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Topic: All About Felting  (Read 38167 times)
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« on: November 16, 2003 12:46:20 PM »

i read somewhere that you can felt old jumpers and the like in a washing machine... does anybody know how - eg. tempreture and stuff?  do you have to put soap in, if so what kind?....

"It's not my curves that I dislike, it's the folds and ripples."
« Reply #1 on: November 17, 2003 06:37:52 AM »

I actually just felted for the first time. It's quite a process, but it probably depends a lot on how big the items you're working with.

With smaller items you can just do it in a sink. Soak the item in very hot water, add a little wool soap (you can always get this in yarn stores), and agitate it. It will begin to shrink and felt.

You can also machine wash--fill the machine with very hot water and let it soak for a little while. Then let the cycle begin and stop it before it starts to spin. You might have to do this repeatedly (during my project I did this about 7 times!). Always check how the process is going so that you can monitor how much it's shrinking.

Here's a guide:

I know some people also use their dryer, but I've never done that.

Good luck!

*chickadeesimone.livejournal.com* www.chick-a-dee.com * www.bazaarbizaare.org * www.magpie-store.com*
« Reply #2 on: January 23, 2004 02:55:10 AM »

Hey all,

another felting post :-)

I want to make a felted bag but I'd like to use lots of different yarns. This would be hard to swatch first, of course. I don't really want to felt it that much, just a bit to make it less floppy.

1) Will felting something a bit to make it less floppy work? Or do I have to go the whole hog until everything is totally fuzzed together?

2) Could I do it by hand in hot water at all, for more control? Or will this take forever/crustify my hands?


« Last Edit: May 10, 2004 06:20:16 PM by the craftster admin (leah) » THIS ROCKS   Logged

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« Reply #3 on: January 23, 2004 09:09:48 AM »

I've never felted before, so take my advice with a grain of salt.

It seems to me that if you used different colors of the same type of yarn, you shouldn't have too much trouble with them felting up differently.  

Alternatively, you could do it sort of patchwork-y.  Knit up the different kinds of yarn as separate pieces, felt them, then sew them together.  This way, you can make up swatches of all the different kinds of yarn and see how they felt up.  Then you adjust the size of your pieces and knit accordingly.  also, isn't one of the points of felting that it won't fray afterwards?  So you should be able to trim pieces if they come out too big.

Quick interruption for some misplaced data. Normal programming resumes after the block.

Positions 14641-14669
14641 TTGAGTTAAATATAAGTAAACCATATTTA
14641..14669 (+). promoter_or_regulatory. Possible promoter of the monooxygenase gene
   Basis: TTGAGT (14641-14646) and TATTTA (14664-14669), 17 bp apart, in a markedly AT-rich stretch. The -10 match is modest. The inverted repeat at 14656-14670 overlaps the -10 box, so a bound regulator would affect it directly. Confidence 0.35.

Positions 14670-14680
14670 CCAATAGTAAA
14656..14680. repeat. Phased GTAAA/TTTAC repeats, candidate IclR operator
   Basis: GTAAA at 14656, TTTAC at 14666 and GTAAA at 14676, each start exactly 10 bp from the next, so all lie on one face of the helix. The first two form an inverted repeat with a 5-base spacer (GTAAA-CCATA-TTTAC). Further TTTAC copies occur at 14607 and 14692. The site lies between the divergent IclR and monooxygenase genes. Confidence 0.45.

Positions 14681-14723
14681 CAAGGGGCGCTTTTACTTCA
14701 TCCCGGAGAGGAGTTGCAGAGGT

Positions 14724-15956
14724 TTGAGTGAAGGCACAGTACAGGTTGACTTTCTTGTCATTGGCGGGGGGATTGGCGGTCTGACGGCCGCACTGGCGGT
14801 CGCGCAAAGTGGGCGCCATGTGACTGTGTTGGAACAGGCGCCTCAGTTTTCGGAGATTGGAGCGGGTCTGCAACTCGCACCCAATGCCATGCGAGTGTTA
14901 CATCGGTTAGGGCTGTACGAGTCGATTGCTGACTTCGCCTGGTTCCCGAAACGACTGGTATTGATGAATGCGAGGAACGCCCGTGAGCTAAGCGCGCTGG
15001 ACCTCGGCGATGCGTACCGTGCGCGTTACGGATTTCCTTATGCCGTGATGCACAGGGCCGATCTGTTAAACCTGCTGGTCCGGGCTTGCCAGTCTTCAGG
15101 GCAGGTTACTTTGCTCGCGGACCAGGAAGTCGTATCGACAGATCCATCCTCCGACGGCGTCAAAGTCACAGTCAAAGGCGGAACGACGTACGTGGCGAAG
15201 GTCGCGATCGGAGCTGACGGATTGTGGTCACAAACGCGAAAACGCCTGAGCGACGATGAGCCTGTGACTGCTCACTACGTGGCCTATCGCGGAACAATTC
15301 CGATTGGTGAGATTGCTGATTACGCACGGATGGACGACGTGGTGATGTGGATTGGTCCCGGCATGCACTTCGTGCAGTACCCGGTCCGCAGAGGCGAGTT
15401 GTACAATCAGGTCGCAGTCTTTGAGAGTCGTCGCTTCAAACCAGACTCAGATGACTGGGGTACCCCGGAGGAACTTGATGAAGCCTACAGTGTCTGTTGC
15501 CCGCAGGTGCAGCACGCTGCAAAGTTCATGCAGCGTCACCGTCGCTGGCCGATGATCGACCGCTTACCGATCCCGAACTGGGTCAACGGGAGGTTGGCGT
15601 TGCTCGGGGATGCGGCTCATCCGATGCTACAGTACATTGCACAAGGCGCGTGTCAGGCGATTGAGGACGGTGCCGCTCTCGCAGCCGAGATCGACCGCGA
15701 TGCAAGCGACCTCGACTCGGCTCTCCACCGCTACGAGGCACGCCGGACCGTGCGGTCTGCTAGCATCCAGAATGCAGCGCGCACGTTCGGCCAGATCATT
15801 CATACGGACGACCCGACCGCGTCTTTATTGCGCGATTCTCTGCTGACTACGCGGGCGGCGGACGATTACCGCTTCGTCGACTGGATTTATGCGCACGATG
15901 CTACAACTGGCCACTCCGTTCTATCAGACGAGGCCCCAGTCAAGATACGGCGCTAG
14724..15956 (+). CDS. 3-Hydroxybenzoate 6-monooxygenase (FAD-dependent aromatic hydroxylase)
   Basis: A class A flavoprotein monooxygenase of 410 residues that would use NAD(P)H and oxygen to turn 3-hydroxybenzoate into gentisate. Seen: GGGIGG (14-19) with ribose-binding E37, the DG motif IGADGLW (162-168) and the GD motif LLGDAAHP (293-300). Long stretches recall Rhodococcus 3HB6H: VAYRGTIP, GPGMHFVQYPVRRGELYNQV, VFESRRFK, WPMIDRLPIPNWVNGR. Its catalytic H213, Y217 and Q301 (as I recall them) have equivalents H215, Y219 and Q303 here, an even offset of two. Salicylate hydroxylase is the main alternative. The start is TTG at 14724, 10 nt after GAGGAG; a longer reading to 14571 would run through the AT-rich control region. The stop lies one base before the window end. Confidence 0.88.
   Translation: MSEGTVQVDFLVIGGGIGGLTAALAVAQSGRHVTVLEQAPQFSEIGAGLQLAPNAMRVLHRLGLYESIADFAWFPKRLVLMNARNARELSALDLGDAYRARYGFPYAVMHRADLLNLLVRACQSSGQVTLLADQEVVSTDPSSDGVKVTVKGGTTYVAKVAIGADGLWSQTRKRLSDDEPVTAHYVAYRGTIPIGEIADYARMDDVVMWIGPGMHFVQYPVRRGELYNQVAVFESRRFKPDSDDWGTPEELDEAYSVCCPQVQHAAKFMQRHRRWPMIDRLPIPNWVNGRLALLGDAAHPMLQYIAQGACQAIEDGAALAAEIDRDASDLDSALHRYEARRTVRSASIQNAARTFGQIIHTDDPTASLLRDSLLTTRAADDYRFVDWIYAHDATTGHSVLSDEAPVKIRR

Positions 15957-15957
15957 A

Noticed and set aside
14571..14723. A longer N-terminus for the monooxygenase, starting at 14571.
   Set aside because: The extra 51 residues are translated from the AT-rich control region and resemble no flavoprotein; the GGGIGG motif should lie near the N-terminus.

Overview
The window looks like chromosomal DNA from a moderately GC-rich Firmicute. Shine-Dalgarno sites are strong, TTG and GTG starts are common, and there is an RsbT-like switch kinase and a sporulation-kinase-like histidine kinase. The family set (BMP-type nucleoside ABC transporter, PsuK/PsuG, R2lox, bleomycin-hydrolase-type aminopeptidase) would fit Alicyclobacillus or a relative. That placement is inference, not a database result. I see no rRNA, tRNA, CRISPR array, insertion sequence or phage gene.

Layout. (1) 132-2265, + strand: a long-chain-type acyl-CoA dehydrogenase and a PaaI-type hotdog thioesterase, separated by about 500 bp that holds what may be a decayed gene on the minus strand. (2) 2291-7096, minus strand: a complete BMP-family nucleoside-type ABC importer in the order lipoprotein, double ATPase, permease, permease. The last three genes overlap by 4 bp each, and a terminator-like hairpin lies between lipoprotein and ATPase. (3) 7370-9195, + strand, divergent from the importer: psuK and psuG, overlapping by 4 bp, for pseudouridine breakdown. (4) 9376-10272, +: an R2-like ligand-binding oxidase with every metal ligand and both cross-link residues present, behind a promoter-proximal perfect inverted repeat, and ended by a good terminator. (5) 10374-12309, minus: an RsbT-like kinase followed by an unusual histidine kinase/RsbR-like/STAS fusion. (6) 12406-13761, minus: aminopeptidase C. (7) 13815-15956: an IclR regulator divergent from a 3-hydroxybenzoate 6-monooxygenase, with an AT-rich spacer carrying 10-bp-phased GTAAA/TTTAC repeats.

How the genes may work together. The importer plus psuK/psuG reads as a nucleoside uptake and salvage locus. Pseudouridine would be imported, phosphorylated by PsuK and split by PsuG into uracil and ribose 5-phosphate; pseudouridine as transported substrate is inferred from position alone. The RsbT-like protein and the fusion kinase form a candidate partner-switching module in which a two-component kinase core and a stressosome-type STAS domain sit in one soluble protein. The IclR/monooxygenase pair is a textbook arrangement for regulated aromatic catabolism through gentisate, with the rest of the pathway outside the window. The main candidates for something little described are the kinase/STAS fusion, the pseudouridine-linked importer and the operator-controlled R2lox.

anyway, that's my 2 cents worth.  anyone with actual experience in this felting madness want to add theirs?
« Reply #4 on: January 23, 2004 08:07:53 PM »

haha sorry, I am a dork, I put this thread in the wrong forum (it was meant to go in the future projects!).

But... I tried felting a little swatch by hand last night, and it worked really well. I used hot tap water with a bit of washing machine powder and swished it around for about ten minutes. I rubbed it in my hands and squeezed it and 'generally agitated' it and it did fuzz up quite nicely. The stitches are still a little defined, but that's just what I wanted. So, I guess it works, but maybe totally felting a piece would take too long by hand.


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« Reply #5 on: February 10, 2004 05:46:45 PM »

I keep reading about felting, but I'm not sure what it is and how to do it?  And why?

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« Reply #6 on: February 10, 2004 07:03:14 PM »

there's a really good article on felting/fulling at http://knitty.com

Felting is basically interlocking fibres together. True felting is usually done with felting needles.

The felting you're probably thinking of is fulling, and is done with animal fibres, particularly wool. By shocking the fibres with temperature extremes and/or agitation, the texture of the fabric can be changed into a denser fabric.
« Reply #7 on: February 11, 2004 11:16:47 AM »

There is also a really good book called Knit One, Felt Too.  Although it is correct that what you are talking about is 'fulling', many, many people use the terms interchangably--not that it's right, mind you, but if you're searching for information it might help to know that so you don't get confused.

I just had my first felting/fulling experience and it is very fun.  My mom and I made these darling little bags from www.sarahsthreads.com  We made them together and then felted them.  Fulled them.  Basically what you do is knit it up huge, then stick it in a pillowcase and put it in the washer with hot water.  Check it every few minutes and dunk it in some cold water.  This worked very well for us and it didn't take long.

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« Reply #8 on: February 11, 2004 04:29:56 PM »

Thanks for all the info!

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« Reply #9 on: February 26, 2004 06:18:21 PM »

I am really keen to try felting but i have a front loader. I was wondering if it is possible to do in a front loader and if anyone has done it, if there is anything i need to know.

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